federal government should introduce new legislation swiftly since the recent
lower court rulings are clearly in support of including same-sex marriage."
Some lawyers for same-sex couples plan to argue
that the government does not have the political will or muscle in a minority
government situation to push through SSM legislation. They will suggest that
the Supreme Court of Canada take the lead in changing legislation. 3
||2004-OCT-6: Wednesday: Ottawa: First day of
hearings: There was relatively little coverage of the hearings in the media,
and essentially no response by the public in letters to the editor of leading
||The lawyers representing the federal government were the first to
testify at the hearing. Lawyers representing the
same-sex couples and the Justices of the Supreme Court concentrated on the
fourth question of the government's reference: whether it is unconstitutional
to restrict marriage to opposite-sex couples. Justice Major asked the
Attorney General of Canada (AGC): "Couldn't you have accomplished this
with an appeal?" The AGG replied that "conscience" did not allow
the AGC to appeal a decision reached unanimously by judges in three
provincial courts. Justice Binnie commented: "The issue was not appealed
from the Ontario, BC, Quebec cases because the Attorney General has accepted
that the answer given by those courts was correct. Now given that that is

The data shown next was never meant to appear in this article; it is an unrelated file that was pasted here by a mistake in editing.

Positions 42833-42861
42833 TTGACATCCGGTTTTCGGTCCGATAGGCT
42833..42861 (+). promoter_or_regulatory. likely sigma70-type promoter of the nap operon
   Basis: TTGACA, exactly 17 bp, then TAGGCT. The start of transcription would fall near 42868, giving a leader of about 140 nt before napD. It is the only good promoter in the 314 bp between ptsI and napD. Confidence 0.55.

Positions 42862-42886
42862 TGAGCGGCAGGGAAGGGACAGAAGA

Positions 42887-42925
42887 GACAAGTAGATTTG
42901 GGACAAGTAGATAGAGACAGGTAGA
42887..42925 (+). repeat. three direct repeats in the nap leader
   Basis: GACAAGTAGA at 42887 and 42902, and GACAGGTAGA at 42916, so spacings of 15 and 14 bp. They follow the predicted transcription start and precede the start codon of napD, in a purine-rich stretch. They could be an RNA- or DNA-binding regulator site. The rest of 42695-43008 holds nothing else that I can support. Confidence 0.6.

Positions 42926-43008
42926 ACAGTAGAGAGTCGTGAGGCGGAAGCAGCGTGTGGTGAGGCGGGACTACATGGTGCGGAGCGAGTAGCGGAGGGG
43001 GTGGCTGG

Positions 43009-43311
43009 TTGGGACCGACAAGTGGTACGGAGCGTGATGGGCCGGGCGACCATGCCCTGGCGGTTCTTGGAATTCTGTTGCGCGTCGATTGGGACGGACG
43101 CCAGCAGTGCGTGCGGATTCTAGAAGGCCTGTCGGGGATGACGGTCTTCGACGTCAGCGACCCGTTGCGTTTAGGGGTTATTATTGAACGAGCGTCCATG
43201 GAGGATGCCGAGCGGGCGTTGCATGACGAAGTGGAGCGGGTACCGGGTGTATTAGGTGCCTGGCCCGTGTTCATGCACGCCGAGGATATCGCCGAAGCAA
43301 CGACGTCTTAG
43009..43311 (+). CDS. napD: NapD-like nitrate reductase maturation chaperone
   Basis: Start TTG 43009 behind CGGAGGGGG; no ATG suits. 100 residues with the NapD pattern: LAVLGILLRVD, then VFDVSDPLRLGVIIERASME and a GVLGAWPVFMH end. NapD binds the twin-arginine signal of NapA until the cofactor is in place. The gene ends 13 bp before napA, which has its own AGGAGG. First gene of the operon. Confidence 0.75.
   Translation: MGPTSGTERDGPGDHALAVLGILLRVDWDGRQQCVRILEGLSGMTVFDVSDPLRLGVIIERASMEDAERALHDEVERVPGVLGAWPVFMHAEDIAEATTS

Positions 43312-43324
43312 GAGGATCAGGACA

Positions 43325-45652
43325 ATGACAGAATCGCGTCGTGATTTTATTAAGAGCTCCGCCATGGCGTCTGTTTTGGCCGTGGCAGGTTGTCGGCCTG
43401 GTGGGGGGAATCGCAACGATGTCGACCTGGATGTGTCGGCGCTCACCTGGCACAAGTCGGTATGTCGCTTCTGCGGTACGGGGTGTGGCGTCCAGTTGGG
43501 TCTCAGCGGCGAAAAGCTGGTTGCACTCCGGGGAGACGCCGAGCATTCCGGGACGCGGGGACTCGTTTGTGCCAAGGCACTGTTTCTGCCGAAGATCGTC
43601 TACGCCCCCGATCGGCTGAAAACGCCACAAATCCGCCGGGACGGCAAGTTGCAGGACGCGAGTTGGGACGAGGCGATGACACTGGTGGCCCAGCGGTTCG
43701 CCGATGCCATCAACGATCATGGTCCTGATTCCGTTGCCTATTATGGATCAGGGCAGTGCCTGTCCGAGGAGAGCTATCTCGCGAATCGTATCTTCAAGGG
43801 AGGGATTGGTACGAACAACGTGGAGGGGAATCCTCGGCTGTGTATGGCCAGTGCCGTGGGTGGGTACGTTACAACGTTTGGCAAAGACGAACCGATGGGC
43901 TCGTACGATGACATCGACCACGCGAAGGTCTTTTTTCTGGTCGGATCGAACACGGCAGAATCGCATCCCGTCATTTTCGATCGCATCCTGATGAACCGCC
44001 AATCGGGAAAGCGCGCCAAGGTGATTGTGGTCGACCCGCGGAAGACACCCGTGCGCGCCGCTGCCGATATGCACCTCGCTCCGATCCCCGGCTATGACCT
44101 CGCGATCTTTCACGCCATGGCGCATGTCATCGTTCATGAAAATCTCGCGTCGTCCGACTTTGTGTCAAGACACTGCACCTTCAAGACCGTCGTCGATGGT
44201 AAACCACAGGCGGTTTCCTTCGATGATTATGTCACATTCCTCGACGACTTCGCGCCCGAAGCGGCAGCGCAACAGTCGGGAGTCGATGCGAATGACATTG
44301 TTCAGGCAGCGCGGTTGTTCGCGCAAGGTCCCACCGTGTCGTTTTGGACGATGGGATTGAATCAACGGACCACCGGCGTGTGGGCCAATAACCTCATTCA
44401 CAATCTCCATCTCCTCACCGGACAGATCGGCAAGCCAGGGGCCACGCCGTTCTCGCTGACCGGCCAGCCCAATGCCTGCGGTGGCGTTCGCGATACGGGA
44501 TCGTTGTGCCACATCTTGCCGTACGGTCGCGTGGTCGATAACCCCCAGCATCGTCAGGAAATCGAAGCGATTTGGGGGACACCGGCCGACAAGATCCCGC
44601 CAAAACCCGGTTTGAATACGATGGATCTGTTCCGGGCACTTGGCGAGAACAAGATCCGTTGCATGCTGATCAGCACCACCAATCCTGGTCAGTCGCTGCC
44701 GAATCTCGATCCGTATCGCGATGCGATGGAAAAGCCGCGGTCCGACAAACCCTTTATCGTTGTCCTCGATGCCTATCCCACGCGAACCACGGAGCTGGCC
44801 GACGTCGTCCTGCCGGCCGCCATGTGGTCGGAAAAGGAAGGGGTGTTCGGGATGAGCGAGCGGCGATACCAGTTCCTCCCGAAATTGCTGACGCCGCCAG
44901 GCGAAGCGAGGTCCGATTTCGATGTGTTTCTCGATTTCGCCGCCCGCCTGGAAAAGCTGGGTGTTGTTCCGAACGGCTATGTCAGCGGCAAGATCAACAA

the position of the government, and given that as a matter of policy, quite
apart from the legal position, youíre moving forward or the government is
moving forward with this bill, it seems to me that answering question four
may not fulfill any useful purpose." Justice Bastarache asked: "Arenít
you describing a political role? You are saying basically that parliament
wants to introduce and pass this legislation in any case and then you are
saying 'Well, politically it would be better for members of parliament to
get a final answer on this question and that it would assist in the
deliberation.' It seems to be a description of a political role for the
decision of the court. The legal role is not there. Youíre saying the
legislationís going to be passed in any event."
||Michael Morris, a federal Justice Department lawyer, testified: "The
exclusion of same-sex couples for marriage can no longer be upheld as the
exclusion is discriminatory and cannot be justified.
||Ed Morgan, a lawyer for the Coalition of Liberal Rabbis
testified: "Some religious groups claim not to have a problem with the